Principal Investigator Heidemarie Laurent
I am interested in the ways people manage (or have trouble managing) to get through the stresses inherent in human life. We are all embedded in social relationships, and a better understanding of how these relationships support or strain our coping capacities can be used to inform depression prevention efforts. In particular, I am interested in how mindfulness can improve the quality of social interactions and alleviate suffering not only for the person practicing it, but also for those they touch.
Graduate Student Rosemary Bernstein
Before joining the UO doctoral program in 2009, Rosemary received BAs in Psychology and Art Practice with a minor in Interdisciplinary Studies of Early Childhood from the University of California Berkeley. At the UO, she works with advisors Drs. Heidemarie Laurent and Jennifer Freyd studying the psychosocial effects of early trauma and loss, particularly as they relate to subsequent interpersonal functioning in the context of romantic and parenting relationships.
Graduate Student Dori Egan-Wright
Dori began her graduate studies in 2012 with Dr. Laurent at the University of Wyoming and was fortunate enough for the opportunity to follow her to UO. She completed her B.A. in psychology at Whitman College in 2011. She is interested in understanding how biological and environmental factors contribute to the development of psychopathology. She is particularly interested in how exposure to an adverse family environment in childhood (e.g., poor relationship with parents, parental depressive symptoms, parental marital conflicts, abuse, poverty, etc.) exacerbates biological vulnerabilities to stress. Ideally, she would like to integrate this knowledge into the development of early intervention programs targeted toward improving family adversity.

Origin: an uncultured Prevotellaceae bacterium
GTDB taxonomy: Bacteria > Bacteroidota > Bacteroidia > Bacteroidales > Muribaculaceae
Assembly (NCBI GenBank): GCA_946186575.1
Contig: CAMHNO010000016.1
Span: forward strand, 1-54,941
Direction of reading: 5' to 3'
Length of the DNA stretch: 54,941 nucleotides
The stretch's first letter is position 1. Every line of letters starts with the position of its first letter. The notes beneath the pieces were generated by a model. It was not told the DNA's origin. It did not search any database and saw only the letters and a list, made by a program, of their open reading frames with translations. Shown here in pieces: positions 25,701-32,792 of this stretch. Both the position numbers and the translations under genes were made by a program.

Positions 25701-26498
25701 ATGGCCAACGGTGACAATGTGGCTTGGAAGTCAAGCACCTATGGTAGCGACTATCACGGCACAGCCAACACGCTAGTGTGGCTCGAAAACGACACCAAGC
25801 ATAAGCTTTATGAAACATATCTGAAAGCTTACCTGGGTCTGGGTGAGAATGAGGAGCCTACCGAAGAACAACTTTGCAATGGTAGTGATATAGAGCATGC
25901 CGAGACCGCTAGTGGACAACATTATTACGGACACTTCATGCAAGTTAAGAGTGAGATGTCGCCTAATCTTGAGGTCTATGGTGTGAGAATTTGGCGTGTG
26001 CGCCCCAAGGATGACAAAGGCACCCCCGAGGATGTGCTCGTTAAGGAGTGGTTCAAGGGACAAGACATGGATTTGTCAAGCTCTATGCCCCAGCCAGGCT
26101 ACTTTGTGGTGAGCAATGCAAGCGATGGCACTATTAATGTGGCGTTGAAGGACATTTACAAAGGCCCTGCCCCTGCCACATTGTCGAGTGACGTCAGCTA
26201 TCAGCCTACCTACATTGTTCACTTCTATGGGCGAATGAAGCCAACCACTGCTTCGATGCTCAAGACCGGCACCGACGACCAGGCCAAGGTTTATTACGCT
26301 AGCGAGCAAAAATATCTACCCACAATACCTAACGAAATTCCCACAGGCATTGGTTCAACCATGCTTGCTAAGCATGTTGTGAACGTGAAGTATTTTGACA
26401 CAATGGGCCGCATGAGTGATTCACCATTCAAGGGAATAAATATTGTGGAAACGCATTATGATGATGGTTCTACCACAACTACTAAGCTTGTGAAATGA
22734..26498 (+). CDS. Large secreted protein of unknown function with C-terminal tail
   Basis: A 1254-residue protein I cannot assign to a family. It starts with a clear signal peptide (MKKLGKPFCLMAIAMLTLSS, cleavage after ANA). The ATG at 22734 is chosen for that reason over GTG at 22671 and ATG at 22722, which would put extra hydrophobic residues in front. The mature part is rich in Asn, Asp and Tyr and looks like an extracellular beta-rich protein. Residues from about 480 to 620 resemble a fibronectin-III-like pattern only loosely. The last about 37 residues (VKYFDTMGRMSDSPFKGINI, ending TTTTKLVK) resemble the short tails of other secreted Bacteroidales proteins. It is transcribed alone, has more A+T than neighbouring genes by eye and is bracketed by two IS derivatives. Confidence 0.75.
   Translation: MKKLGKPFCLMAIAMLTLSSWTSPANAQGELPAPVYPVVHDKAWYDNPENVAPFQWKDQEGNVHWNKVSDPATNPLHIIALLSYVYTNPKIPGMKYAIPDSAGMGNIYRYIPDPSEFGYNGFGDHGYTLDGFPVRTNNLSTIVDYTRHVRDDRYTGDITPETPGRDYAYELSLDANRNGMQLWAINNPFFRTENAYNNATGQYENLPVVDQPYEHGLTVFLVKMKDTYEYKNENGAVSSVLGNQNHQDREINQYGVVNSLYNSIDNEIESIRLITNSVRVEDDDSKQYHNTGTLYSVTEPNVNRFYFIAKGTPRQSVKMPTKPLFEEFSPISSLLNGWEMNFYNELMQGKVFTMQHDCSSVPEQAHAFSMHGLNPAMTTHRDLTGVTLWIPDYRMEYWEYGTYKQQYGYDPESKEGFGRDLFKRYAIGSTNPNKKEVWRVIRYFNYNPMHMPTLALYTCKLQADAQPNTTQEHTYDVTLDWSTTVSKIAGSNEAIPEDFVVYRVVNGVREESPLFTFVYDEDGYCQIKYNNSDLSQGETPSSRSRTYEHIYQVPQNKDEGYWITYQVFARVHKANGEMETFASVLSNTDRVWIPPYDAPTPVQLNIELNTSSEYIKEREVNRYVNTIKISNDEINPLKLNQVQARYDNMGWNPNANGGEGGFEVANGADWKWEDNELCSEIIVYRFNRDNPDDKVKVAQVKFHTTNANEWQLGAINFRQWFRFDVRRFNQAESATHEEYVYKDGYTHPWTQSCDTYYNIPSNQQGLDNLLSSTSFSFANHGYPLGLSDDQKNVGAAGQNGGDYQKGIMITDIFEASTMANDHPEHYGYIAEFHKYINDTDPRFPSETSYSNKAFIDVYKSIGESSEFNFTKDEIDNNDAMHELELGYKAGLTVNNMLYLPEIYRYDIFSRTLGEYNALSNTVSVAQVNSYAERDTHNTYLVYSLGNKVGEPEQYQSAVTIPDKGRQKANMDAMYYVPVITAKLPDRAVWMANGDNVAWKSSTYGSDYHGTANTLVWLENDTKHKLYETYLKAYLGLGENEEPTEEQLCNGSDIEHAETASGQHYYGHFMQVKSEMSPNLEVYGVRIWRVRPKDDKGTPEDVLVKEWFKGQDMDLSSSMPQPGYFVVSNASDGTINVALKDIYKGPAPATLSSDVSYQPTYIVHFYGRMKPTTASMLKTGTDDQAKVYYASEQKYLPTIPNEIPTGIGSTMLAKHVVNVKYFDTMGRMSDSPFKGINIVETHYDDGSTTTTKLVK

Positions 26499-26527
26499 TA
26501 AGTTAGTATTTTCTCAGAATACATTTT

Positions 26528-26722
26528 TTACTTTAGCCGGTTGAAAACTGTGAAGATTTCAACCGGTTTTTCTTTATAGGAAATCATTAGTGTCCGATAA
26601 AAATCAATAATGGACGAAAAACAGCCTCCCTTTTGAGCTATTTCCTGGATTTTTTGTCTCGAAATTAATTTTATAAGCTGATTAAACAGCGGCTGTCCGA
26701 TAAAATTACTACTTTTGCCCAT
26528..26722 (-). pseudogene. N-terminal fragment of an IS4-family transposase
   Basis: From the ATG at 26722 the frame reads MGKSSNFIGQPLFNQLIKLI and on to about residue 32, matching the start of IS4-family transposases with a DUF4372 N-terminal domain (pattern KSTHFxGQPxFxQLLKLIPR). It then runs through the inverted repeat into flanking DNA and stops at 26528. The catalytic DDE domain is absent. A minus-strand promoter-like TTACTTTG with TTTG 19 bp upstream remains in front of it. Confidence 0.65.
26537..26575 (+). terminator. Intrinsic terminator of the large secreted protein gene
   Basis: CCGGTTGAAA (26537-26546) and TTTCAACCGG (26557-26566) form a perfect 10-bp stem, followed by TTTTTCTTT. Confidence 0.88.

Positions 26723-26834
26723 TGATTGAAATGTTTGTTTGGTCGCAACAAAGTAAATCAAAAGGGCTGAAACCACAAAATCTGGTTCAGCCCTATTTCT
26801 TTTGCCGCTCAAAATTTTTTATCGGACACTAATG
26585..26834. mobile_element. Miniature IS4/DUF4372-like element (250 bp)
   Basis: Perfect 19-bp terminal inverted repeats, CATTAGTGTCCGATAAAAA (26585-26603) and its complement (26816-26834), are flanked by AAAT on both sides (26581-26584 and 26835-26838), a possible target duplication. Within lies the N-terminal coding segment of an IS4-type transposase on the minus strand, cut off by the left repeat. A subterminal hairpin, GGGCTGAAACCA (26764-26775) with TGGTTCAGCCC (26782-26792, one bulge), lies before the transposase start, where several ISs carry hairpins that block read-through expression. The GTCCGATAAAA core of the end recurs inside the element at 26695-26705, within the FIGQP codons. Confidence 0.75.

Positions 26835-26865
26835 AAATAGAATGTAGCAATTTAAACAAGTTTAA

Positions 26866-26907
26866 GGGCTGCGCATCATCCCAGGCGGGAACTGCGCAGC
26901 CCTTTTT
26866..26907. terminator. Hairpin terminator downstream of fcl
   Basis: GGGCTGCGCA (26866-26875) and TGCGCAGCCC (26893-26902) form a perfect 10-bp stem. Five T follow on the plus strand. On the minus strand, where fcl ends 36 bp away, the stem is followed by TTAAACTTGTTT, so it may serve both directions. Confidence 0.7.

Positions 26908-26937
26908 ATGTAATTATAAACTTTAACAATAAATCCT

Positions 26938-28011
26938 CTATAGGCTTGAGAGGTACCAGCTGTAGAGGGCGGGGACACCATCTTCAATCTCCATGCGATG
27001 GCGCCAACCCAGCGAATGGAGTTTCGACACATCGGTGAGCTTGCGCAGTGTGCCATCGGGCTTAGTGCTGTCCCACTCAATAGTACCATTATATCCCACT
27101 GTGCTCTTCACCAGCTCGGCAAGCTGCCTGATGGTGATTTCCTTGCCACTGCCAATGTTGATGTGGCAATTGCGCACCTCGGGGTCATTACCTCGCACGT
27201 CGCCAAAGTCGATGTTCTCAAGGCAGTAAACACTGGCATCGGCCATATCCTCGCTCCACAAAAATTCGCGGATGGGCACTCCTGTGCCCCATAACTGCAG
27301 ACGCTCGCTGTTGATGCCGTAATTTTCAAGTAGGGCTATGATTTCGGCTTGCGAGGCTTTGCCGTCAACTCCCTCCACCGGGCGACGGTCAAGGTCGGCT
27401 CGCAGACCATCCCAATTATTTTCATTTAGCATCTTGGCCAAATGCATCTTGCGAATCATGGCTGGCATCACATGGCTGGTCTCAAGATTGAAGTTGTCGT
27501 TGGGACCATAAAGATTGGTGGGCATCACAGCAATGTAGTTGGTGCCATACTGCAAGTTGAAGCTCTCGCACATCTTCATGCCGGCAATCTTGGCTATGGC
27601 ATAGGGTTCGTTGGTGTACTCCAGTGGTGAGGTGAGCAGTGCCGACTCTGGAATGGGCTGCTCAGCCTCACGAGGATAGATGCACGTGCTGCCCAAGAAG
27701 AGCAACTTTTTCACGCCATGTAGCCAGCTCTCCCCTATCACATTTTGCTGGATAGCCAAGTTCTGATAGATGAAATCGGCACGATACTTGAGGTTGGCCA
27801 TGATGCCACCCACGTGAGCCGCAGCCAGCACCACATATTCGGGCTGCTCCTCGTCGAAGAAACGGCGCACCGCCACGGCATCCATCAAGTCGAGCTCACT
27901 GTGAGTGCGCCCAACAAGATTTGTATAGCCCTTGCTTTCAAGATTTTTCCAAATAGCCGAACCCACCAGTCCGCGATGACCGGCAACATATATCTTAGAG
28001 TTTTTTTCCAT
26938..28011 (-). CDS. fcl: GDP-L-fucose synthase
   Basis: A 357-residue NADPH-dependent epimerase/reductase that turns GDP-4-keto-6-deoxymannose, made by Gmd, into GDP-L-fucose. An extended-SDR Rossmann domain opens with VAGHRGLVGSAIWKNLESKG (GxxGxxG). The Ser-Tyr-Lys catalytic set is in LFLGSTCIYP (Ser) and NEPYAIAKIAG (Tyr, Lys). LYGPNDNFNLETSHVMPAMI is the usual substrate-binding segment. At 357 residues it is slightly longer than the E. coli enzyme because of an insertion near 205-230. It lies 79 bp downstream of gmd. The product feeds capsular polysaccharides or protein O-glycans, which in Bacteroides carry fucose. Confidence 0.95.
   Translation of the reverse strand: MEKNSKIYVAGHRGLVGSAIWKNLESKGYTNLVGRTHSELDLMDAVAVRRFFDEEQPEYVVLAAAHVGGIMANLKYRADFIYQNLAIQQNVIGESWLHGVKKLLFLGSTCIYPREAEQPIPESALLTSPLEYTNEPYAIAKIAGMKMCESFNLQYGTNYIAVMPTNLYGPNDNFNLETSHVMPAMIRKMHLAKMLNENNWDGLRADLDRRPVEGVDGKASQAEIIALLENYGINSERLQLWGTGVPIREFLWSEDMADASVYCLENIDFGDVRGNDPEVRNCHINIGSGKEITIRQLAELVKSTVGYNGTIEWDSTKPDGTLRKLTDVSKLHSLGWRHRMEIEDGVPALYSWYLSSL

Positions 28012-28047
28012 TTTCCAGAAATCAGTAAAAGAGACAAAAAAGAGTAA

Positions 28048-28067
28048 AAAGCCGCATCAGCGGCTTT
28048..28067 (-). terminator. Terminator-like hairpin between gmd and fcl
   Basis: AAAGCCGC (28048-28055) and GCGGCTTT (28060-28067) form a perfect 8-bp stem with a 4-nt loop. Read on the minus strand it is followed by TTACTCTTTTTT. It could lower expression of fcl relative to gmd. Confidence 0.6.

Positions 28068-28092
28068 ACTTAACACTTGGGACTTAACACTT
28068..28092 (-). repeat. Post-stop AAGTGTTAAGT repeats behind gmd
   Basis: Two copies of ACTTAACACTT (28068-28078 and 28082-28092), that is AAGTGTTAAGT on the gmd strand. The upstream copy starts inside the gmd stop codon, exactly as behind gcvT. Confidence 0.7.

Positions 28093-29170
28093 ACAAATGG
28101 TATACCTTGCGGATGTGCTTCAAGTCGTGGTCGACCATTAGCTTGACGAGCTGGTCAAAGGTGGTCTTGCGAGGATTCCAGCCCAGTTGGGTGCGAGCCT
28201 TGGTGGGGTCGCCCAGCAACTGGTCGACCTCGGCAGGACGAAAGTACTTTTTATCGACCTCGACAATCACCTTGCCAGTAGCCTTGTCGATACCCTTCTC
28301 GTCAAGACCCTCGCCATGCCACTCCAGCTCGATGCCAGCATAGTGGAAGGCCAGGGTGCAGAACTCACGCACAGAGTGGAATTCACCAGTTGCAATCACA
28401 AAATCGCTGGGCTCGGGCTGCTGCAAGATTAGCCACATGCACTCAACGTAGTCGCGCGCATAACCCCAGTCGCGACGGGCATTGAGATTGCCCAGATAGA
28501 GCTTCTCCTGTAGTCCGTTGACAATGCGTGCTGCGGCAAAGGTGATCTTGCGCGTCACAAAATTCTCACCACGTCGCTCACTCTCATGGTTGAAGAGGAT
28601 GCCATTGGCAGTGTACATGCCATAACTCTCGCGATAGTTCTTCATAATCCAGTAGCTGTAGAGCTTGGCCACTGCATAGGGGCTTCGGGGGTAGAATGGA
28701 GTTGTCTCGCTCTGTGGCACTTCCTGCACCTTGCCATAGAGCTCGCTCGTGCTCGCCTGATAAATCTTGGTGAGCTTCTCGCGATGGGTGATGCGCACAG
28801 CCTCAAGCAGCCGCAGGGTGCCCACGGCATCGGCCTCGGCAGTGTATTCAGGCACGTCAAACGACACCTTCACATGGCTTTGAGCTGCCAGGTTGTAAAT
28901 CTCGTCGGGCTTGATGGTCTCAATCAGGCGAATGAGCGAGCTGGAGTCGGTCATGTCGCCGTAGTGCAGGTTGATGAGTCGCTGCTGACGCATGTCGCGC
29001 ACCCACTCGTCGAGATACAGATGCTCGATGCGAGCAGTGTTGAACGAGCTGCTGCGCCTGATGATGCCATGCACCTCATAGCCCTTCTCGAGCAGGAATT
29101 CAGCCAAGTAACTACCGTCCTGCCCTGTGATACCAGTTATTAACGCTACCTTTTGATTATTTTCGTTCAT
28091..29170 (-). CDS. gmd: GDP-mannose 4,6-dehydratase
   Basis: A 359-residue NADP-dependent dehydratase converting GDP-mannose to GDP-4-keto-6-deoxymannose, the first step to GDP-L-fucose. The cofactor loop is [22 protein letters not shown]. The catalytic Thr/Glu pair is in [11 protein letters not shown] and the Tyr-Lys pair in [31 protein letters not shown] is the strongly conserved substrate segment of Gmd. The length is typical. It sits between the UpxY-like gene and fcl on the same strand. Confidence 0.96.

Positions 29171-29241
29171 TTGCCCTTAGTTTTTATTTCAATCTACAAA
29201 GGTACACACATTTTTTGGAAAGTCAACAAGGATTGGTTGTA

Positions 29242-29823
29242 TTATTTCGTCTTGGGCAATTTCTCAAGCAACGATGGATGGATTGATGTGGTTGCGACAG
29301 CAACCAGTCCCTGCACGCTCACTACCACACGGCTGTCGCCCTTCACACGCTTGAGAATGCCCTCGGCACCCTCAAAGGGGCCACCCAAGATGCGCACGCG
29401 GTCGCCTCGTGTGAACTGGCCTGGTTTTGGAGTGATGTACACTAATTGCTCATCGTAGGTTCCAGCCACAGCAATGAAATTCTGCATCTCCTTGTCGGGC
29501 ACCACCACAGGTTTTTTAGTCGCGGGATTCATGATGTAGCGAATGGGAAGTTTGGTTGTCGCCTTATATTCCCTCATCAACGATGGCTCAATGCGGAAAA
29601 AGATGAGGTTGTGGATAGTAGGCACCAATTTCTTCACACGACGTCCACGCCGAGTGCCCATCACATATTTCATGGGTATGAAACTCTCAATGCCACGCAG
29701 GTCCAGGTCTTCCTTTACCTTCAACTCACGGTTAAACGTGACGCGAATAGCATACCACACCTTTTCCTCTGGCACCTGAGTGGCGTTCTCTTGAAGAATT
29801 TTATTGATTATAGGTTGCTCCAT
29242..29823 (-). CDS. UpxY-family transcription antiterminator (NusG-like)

Graduate Student Robin Hertz
In 2010, Robin earned a BA in psychology from Reed College in Portland, OR. In 2011, she began working with Dr. Laurent at the University of Wyoming studying mindfulness and stress responses to conflict in the context of romantic relationships. In 2013, she earned a MS in psychology from the University of Wyoming. She then relocated to the University of Oregon to continue her studies in the doctoral program in clinical psychology with Dr. Laurent. Robin is interested in understanding the impact of mindfulness practices on physical, psychological, and interpersonal well-being.
Graduate Student April Lightcap
April first became interested in humans and stress as an undergraduate conducting research in the field of stress and inequality, She has spent the last decade in the birth world, guiding pregnant mothers and their partners in mindfulness-based childbirth practices. She is currently researching, developing and teaching a mindfulness-based parenting curriculum at the Oregon Research Institute. As an MS student, April is interested in the interplay between birth experience, early parenting practices, mother’s psychological flexibility and infant’s stress response.
Graduate Student Benjamin Nelson